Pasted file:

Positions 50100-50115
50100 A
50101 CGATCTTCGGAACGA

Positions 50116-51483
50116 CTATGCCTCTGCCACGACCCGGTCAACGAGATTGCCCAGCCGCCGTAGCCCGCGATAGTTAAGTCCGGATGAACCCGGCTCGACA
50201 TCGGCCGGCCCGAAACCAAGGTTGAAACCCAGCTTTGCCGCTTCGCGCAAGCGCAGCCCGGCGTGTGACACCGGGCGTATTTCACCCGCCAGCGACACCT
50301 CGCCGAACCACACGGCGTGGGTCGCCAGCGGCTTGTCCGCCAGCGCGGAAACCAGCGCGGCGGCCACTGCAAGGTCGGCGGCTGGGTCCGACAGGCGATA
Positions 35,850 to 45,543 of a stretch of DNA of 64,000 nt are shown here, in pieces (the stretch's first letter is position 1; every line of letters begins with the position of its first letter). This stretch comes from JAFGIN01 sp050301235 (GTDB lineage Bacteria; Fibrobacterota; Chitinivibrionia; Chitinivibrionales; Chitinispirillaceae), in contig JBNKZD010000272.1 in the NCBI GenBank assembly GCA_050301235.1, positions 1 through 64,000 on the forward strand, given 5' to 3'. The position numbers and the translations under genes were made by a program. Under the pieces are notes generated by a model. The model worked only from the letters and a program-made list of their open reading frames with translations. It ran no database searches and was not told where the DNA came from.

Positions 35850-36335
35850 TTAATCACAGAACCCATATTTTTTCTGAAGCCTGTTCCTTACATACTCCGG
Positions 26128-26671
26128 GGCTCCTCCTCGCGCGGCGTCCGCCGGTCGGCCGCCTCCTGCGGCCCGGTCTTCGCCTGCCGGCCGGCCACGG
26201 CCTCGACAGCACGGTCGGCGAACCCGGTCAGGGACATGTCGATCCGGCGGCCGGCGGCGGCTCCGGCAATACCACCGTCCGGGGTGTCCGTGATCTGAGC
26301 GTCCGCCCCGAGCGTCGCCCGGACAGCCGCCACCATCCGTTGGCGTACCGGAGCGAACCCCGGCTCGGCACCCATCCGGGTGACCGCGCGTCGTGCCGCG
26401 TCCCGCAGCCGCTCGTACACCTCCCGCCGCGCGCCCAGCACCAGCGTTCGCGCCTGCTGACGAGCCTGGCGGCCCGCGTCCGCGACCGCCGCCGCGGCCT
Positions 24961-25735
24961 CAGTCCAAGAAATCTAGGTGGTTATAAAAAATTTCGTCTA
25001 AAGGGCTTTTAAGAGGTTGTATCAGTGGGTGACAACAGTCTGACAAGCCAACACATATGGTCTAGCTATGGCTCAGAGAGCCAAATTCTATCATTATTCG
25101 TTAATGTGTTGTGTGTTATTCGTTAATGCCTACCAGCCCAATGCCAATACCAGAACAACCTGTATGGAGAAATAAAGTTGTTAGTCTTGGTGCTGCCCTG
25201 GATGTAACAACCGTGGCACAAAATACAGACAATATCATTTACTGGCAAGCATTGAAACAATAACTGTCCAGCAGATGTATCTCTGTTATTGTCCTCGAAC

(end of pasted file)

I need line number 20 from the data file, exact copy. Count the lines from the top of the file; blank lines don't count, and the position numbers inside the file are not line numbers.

25201 GATGTAACAACCGTGGCACAAAATACAGACAATATCATTTACTGGCAAGCATTGAAACAATAACTGTCCAGCAGATGTATCTCTGTTATTGTCCTCGAAC